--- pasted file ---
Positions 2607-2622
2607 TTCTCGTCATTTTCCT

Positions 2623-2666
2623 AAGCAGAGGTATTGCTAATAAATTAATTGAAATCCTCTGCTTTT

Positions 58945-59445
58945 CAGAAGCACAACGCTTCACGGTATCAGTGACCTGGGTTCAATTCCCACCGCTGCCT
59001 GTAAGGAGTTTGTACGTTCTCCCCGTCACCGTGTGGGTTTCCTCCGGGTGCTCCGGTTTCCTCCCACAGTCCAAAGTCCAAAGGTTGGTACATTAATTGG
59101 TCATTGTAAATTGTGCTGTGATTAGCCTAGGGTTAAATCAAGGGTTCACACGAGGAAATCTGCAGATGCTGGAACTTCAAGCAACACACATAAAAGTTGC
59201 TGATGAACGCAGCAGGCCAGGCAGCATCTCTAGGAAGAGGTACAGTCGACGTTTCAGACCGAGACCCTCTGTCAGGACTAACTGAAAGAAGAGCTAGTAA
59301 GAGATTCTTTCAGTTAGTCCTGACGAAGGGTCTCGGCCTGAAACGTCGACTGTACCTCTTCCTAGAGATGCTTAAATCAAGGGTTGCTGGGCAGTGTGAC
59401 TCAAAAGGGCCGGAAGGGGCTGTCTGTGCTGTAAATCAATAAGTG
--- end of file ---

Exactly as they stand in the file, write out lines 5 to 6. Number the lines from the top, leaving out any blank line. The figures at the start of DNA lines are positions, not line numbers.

Positions 58945-59445
58945 CAGAAGCACAACGCTTCACGGTATCAGTGACCTGGGTTCAATTCCCACCGCTGCCT